FIA reaffirms “commitment” to women competing in F1 after Domenicali comment

2022 F1 season

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FIA president Mohammed Ben Sulayem has reaffirmed the governing body will “actively encourage” more women competitors in formula racing following comments by Formula 1 CEO Stefano Domenicali.

Earlier this week, Domenicali discussed Formula 1’s collaboration with W Series and expressed his view on how the junior series structure could help to naturally promote more women drivers reaching the highest level of Formula 1.

“We are trying to understand how we can, let’s say, prepare the right parameters,” explained Domenicali. “Also for the girls to come into the pyramid at the right age with the right car, because this is really the key point.

“So we are working on that in order to see what we can do in order to improve the system, and you will see soon some action.”

However, Domenicali received criticism after suggesting there would not be a woman likely to reach F1 over the next five years “unless something that will be like a sort of meteor coming into the Earth”. Aston Martin driver Sebastian Vettel described Domenicali’s comment as a “very unlucky choice of words” as they may discourage young drivers from pursuing their dreams of racing in Formula 1.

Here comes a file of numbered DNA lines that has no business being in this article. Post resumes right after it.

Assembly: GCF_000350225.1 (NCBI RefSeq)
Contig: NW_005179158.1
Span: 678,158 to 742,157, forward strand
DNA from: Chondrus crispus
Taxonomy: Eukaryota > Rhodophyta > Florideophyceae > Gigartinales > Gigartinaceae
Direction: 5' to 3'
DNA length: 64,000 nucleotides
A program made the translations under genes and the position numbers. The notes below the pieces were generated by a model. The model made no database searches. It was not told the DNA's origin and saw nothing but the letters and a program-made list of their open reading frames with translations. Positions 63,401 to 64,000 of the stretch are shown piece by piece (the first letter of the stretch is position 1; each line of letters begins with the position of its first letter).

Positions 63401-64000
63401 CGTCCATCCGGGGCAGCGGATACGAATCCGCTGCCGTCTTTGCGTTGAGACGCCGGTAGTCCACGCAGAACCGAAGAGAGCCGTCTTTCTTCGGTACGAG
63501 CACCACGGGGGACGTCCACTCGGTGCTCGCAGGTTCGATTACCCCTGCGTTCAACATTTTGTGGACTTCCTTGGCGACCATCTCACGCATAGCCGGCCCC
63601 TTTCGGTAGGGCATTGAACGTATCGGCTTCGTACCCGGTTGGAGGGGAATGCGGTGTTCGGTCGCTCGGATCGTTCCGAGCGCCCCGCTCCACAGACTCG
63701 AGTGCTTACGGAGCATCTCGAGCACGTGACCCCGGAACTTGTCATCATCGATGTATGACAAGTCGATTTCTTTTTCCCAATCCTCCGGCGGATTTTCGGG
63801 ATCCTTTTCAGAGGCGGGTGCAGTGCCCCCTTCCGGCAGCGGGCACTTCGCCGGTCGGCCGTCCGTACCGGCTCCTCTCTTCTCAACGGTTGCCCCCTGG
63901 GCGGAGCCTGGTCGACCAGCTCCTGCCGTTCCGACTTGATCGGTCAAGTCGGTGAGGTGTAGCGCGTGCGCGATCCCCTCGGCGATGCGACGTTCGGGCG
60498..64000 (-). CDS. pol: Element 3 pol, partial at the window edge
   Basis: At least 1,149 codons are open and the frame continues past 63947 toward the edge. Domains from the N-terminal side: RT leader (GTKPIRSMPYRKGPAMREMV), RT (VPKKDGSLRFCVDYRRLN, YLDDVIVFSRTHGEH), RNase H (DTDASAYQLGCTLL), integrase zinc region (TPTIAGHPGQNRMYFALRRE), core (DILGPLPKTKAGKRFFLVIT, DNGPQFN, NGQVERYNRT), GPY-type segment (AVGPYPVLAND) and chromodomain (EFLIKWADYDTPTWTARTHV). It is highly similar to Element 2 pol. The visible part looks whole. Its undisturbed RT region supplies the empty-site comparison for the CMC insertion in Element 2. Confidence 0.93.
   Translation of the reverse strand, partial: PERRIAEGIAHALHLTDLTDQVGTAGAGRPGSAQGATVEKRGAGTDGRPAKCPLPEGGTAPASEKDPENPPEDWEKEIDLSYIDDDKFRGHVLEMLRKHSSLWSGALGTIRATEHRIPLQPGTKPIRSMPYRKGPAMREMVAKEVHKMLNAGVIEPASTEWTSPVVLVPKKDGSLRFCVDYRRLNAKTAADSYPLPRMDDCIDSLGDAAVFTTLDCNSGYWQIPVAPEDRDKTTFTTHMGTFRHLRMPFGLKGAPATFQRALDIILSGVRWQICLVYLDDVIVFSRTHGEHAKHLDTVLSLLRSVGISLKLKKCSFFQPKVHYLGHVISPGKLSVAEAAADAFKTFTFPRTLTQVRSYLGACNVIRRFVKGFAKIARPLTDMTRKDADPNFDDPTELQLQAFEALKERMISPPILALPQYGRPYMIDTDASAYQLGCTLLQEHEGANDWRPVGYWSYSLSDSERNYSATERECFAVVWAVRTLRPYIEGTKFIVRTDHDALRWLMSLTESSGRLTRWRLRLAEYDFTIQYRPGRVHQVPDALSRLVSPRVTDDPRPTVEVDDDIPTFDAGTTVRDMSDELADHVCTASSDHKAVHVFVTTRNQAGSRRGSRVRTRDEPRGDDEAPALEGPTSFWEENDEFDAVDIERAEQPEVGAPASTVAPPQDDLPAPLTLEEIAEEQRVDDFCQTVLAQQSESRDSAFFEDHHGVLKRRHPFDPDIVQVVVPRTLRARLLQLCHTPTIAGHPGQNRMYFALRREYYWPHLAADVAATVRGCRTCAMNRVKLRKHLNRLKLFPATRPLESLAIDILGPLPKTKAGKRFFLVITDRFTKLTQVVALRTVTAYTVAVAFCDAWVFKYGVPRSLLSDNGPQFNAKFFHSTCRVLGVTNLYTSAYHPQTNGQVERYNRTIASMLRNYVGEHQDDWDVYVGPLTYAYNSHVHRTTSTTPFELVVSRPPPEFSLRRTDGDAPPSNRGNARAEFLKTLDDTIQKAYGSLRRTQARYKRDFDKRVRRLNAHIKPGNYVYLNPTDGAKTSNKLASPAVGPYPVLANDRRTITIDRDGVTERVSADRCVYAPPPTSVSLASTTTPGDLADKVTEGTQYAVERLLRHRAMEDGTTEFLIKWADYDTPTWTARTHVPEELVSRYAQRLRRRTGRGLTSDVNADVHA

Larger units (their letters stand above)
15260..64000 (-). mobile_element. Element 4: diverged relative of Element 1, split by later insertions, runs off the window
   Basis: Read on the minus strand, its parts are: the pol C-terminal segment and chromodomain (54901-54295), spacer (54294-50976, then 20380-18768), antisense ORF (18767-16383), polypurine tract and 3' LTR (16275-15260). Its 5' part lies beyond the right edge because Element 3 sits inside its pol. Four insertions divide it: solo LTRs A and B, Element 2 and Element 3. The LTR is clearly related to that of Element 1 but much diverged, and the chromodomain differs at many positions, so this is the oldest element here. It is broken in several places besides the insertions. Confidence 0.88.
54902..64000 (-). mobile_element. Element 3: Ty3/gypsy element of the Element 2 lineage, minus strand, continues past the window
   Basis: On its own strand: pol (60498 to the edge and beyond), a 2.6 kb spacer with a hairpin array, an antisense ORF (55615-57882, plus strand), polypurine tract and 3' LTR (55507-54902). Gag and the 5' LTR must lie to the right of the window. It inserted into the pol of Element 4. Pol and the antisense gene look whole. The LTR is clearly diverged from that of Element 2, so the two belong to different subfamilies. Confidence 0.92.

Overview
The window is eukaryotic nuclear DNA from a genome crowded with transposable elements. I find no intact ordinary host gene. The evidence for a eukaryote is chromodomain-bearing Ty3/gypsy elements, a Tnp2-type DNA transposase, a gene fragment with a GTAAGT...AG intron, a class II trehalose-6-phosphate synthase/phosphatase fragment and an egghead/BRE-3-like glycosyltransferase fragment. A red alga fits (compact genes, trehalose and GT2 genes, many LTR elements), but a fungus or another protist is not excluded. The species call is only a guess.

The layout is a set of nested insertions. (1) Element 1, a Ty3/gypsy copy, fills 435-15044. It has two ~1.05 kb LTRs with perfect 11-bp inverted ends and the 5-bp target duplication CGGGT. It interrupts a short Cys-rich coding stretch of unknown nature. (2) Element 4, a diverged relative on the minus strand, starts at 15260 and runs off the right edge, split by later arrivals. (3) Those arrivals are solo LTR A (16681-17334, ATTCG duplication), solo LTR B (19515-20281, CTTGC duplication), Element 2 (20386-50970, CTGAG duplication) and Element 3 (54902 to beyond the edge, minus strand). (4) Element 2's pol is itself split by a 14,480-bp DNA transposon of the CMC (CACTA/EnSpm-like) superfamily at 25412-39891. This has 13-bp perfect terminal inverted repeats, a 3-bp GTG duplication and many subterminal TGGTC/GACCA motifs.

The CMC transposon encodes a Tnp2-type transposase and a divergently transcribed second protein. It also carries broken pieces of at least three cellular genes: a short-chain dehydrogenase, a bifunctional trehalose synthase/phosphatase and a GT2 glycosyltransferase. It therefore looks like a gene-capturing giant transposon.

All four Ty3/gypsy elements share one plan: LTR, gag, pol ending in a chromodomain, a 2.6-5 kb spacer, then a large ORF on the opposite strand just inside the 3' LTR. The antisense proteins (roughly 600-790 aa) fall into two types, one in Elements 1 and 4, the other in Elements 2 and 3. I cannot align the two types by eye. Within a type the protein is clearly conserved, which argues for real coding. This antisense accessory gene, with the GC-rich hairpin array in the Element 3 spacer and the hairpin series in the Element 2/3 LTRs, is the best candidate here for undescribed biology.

Ahead of qualifying for the Belgian Grand Prix, Ben Sulayem released a statement reaffirming that the FIA was “committed” to increasing the opportunities for women racing in single-seater formula racing.

“Since its foundation, the FIA has always supported and nurtured women in motorsport,” Ben Sulayem said.

“Motorsport is unique as, under FIA regulations, women and men can compete on equal terms. We will continue to actively encourage the participation of women whether that be through our FIA Girls On Track Rising Stars programme, the presence of women in our race control, operations and technical teams and other departments throughout the organisation or in partnership with our ASNs with female volunteers and officials.”

“The FIA and FOM are committed to greater opportunity for women in the sport. Stefano Domenicali and I are working together to improve access and the pyramid for women’s entry and progression. Throughout history, women have made their mark in motorsport, on and off track, and it is our desire, under my leadership, that the trend will continue for years to come.”

Ben Sulayem assumed the FIA presidency in December after being elected by its member associations following the end of predecessor Jean Todt’s final term. Ben Sulayem will serve a four-year term in his position and will face election in 2025 unless he is unopposed.

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Will Wood
Will has been a RaceFans contributor since 2012 during which time he has covered F1 test sessions, launch events and interviewed drivers. He mainly...

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8 comments on “FIA reaffirms “commitment” to women competing in F1 after Domenicali comment”